Dump OTC cough syrups, honey more effective for cough in children

October 10, 2008

The Consumer Healthcare Products Association (CHPA), an association that represents most of the makers of nonprescription over-the-counter (OTC) cough and cold medicines in children, recently announced that its members are voluntarily modifying the product labels for consumers of OTC cough and cold medicines to state “do not use” in children under 4 years of age. The announcement comes a week after federal authorities said they had little data on the benefits of such medicines for very young children.

In January 2008, after the FDA warned of the serious risk such medicines pose for children younger than two, pharmaceutical firms stopped marketing them for that age group. American pediatricians welcomed the move, although they would like to see it extended for children up to the age of five.

Studies have shown that despite the billions of dollars spent every year in this country on over-the-counter cough syrups, most such medicines do little if anything to relieve coughs, and they can cause serious side effects.

Over-the-counter cough syrups generally contain drugs in too low a dose to be effective, or contain combinations of drugs that have never been proven to treat coughs, said Dr. Richard Irwin, chairman of a cough guidelines committee for the American College of Chest Physicians.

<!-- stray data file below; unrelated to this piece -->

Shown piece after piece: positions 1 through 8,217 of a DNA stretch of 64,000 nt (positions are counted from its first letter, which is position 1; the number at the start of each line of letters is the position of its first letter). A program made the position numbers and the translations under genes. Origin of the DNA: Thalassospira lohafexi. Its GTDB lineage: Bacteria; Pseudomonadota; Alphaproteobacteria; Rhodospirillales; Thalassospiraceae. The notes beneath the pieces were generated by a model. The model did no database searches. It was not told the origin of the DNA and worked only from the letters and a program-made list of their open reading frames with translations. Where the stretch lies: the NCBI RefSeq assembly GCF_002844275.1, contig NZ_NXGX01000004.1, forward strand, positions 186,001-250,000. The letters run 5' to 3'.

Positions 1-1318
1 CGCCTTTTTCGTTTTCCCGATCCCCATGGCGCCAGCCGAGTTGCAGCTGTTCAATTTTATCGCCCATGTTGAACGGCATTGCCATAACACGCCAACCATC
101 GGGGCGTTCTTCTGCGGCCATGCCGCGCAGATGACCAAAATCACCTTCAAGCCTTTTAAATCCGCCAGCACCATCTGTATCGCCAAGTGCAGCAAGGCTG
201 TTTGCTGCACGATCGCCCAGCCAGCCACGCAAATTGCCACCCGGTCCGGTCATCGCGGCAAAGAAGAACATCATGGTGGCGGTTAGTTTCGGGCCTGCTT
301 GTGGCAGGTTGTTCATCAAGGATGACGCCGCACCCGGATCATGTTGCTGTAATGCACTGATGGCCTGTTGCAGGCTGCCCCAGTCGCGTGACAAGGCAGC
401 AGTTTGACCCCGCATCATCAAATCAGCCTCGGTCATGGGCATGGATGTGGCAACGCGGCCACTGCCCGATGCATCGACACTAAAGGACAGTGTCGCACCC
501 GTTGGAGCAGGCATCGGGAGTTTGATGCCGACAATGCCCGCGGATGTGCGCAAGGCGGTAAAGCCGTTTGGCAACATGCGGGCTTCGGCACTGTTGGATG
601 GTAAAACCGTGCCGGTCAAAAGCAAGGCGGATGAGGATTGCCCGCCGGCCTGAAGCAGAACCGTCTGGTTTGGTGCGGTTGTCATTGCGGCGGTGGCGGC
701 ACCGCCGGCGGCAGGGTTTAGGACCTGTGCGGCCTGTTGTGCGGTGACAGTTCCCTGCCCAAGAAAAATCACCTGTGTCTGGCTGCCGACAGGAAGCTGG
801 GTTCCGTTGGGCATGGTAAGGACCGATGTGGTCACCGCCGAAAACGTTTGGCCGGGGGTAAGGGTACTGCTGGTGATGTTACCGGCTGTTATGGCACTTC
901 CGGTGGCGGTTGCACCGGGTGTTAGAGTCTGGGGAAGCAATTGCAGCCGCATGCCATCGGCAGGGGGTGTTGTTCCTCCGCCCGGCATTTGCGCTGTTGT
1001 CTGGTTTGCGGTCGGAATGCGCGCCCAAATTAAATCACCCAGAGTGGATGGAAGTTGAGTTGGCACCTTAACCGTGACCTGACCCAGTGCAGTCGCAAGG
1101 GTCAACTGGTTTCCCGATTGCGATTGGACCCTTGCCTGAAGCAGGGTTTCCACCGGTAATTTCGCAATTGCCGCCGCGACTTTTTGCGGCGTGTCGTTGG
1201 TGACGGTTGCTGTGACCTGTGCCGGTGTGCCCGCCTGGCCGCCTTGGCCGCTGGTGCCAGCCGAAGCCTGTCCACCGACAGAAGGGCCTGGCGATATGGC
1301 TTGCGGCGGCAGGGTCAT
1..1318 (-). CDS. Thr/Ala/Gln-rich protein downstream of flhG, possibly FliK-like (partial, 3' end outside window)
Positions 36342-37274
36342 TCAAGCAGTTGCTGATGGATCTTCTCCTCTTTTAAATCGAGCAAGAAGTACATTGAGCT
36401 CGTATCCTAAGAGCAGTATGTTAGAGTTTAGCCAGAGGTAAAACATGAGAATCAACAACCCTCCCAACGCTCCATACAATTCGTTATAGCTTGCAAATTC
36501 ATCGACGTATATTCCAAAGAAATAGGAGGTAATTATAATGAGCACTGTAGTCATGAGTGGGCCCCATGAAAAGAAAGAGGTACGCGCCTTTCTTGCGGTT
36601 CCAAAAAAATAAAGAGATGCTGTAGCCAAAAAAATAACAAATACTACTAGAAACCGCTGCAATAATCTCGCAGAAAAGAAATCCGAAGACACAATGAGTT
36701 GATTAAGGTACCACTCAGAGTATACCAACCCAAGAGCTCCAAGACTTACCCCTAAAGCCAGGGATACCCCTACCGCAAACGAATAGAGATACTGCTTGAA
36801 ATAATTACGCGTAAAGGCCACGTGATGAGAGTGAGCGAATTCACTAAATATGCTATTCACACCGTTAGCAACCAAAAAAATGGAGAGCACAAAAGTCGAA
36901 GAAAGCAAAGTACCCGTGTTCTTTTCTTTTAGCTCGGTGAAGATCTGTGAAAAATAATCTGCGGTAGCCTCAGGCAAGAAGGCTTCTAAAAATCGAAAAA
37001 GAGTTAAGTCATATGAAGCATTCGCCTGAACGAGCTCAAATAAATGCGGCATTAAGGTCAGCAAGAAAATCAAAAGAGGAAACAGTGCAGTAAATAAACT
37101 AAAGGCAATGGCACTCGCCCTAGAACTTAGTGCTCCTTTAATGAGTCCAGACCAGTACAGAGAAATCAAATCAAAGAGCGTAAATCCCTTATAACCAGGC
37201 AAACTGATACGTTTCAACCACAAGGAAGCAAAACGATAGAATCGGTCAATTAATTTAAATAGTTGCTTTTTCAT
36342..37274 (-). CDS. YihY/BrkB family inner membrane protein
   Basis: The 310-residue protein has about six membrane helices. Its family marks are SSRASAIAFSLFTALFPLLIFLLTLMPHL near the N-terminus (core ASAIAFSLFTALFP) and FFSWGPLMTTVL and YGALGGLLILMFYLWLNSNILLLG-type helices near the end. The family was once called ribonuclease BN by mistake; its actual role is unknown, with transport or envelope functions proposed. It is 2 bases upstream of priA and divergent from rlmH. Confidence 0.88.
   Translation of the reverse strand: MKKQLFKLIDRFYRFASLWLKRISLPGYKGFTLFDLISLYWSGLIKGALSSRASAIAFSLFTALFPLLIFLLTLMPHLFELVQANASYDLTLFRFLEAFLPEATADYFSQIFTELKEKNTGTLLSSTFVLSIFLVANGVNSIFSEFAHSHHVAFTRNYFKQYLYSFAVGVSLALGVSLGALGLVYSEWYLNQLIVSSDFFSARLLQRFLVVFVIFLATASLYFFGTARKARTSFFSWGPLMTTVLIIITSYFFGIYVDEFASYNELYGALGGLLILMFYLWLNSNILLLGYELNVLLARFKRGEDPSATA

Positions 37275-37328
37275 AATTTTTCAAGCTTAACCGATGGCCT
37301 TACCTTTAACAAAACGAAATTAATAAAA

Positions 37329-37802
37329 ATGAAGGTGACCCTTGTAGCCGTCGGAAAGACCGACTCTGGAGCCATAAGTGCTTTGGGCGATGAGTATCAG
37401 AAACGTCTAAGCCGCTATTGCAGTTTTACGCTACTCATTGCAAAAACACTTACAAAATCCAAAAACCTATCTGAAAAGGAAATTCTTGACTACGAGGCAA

However a small amount of honey may just do the trick.

A study by researchers from Penn State College of Medicine involved over 100 children with coughs between the ages of 2 and 18. Before bed, the children were given honey-flavored cough syrup, honey or nothing at all.

Parents of children who received the honey rated their children’s sleep and symptoms as better, and noted improvements in their own sleep as well.

The researchers noted that the type of honey may be important. The children in the study were given dark-colored buckwheat honey, and it’s known that darker honeys have more antioxidants than lighter honeys.

Note: Pediatricians do not recommend giving honey to children under 1 year of age because of the risk of botulism spores.

http://www.timesonline.co.uk/tol/life_and_style/health/article2994822.ece, http://www.msnbc.msn.com/id/10777506/, http://www.reuters.com/article/healthNews/idUSWRI37851120071203

One Response to “Dump OTC cough syrups, honey more effective for cough in children”

  1. Erica Says:

    CAUTION: Never give honey to a baby less than one year old.

    Honey can potentially be contaminated with botulism spores. These spores usually do not survive in the adult human body because the environment is too acidic. However, a baby’s digestive system is not yet mature, nor acidic enough, to always inhibit the growth of these spores. The problem with the spores is that they can produce the deadly botulinum toxin. Unlike other food poisonings that affect the GI system, botulism affects the nervous system.


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